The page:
How to Become a Professional Interpreter or Translator

If you are bilingual and wish to become a professional interpreter or translator, there are several steps you must take. The following includes information from the U.S. Department of Labor Bureau of Labor Statistics. (Click here for the full report.)

Education

A bachelor’s degree is typically needed to become an interpreter or translator along with proficiency in at least two languages, one of which is usually English.

High school students interested in becoming an interpreter or translator should take a broad range of courses that focus on foreign languages and English writing and comprehension.

Beyond high school, people interested in becoming interpreters or translators have numerous educational options. Those in college typically choose a specific language as their major, such as Spanish or French. Although many jobs require a bachelor’s degree, majoring in a language is not always necessary.

Through community organizations, students interested in sign language interpreting may take introductory classes in American Sign Language (ASL) and seek out volunteer opportunities to work with people who are deaf or hard of hearing.

Training

Spoken-language interpreters and translators working in the community as court or medical interpreters or translators need to complete job-specific training programs or certificates. Medical interpreters, for example, typically must complete an accredited 40-hour medical interpreter training program (such as CMIT).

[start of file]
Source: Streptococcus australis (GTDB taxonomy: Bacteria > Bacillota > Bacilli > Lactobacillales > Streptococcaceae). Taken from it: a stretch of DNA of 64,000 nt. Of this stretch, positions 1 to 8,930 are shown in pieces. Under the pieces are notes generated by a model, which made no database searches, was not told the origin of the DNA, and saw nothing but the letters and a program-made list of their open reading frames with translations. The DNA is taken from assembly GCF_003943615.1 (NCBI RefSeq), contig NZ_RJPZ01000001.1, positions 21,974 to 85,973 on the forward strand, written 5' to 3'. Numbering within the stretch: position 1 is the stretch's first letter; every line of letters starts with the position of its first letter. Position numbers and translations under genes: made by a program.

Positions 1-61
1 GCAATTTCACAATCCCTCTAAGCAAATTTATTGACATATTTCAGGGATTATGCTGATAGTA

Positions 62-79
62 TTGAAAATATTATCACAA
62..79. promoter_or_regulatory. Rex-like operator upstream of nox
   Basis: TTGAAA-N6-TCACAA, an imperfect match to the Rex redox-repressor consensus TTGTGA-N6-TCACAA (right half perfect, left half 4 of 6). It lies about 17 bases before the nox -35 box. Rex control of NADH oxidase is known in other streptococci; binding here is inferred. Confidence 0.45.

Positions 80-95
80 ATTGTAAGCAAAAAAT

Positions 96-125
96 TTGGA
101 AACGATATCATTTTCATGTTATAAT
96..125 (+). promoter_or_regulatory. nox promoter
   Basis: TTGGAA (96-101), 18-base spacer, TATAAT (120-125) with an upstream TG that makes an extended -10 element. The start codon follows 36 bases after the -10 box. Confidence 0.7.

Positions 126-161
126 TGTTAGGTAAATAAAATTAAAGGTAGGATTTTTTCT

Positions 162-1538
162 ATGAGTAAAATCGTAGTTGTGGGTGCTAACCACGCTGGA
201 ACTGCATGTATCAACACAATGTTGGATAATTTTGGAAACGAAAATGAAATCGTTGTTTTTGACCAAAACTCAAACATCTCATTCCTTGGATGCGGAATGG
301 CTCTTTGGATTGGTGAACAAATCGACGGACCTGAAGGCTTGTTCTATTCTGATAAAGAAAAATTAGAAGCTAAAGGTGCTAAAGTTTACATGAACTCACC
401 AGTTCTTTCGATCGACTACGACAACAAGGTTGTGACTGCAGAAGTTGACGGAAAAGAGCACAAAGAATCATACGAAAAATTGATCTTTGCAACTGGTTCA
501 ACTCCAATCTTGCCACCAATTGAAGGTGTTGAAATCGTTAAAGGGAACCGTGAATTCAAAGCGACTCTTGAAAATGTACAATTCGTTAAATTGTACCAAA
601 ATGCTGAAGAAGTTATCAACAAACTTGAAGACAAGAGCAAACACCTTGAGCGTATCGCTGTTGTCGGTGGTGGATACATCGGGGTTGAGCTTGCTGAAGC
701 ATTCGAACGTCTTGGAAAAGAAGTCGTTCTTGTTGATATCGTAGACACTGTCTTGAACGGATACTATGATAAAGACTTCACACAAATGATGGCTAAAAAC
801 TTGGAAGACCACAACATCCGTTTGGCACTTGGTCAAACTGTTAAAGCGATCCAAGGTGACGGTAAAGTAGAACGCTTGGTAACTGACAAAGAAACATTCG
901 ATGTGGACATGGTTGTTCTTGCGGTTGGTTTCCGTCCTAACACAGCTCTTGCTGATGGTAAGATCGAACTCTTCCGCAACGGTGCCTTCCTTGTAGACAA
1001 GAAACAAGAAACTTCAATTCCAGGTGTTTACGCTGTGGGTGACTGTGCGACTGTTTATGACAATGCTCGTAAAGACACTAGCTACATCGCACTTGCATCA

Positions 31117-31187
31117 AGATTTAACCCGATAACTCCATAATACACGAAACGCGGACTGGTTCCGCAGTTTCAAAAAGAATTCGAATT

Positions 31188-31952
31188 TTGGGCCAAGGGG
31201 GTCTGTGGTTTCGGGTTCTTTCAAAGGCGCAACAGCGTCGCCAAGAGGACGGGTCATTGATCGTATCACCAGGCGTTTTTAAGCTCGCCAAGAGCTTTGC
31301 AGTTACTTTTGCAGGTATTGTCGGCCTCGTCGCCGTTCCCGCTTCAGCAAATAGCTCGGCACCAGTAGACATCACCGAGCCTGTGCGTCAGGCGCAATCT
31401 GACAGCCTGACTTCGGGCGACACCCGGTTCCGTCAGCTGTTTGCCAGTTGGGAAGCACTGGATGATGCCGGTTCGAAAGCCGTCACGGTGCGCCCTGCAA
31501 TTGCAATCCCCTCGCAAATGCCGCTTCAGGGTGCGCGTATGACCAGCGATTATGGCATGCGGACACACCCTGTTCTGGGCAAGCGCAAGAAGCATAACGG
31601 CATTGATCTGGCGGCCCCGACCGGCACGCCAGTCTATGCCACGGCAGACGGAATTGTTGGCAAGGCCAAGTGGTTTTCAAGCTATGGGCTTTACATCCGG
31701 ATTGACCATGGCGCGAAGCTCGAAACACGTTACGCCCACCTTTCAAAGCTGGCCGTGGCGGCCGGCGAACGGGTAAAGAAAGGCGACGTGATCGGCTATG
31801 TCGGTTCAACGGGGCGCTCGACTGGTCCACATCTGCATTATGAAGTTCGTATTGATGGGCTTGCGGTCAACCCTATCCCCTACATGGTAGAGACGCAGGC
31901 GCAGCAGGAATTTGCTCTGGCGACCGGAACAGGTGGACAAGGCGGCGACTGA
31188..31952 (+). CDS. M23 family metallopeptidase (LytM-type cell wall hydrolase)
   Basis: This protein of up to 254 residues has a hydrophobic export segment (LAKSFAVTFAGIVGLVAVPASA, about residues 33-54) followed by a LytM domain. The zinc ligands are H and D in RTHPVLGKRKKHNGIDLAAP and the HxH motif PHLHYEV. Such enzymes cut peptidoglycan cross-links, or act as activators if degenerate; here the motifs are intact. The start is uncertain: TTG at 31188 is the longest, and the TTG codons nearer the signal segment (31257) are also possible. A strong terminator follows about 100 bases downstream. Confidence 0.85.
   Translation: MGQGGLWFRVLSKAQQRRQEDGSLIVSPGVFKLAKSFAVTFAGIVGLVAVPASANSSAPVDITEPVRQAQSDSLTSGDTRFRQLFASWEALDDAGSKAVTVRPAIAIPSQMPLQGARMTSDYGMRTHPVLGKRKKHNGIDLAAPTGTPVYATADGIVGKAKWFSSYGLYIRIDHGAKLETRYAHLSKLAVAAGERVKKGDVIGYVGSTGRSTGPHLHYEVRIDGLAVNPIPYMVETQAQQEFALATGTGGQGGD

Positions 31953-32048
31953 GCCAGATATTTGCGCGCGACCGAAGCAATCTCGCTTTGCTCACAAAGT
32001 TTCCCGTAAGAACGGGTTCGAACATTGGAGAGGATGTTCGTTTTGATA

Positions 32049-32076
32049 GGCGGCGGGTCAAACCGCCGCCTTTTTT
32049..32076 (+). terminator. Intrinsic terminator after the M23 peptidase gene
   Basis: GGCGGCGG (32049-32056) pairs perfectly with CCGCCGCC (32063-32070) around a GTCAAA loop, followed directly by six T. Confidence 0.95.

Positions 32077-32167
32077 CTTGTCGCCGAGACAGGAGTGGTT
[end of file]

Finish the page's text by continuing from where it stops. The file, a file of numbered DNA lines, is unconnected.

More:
Continuing education is a requirement for most state court and medical interpreting certification programs. It is offered by professional interpreter and translator associations such as the International Medical Interpreters AssociationAmerican Translators Association and the National Association of Judiciary Interpreters on a regular basis.

Licenses, Certifications, and Registrations

There is currently no universal certification required of interpreters and translators beyond passing the required court interpreting exams offered by most states. However, workers can take a variety of tests that show proficiency. For example, the American Translators Association provides certification for translators in many language combinations. The federal courts offer court interpreter certification for Spanish language interpreters.

For more information on how to become a certified medical interpreter, state certified court interpreter or a licensed sign language interpreter in the state of Kentucky, please go to our Resources page.

Should healthcare interpreters in the U.S. be concerned?

The National Board of Certification for Medical Interpreters (NBCMI) decided to not renew the accreditation of their Spanish language interpreter certification program by the National Commission for Certifying Agencies (NCCA) effective January 1, 2018.

Read the NBCMI’s official response to the concerns raised by their decision and hear what others have to say about what it all means.

What are your thoughts?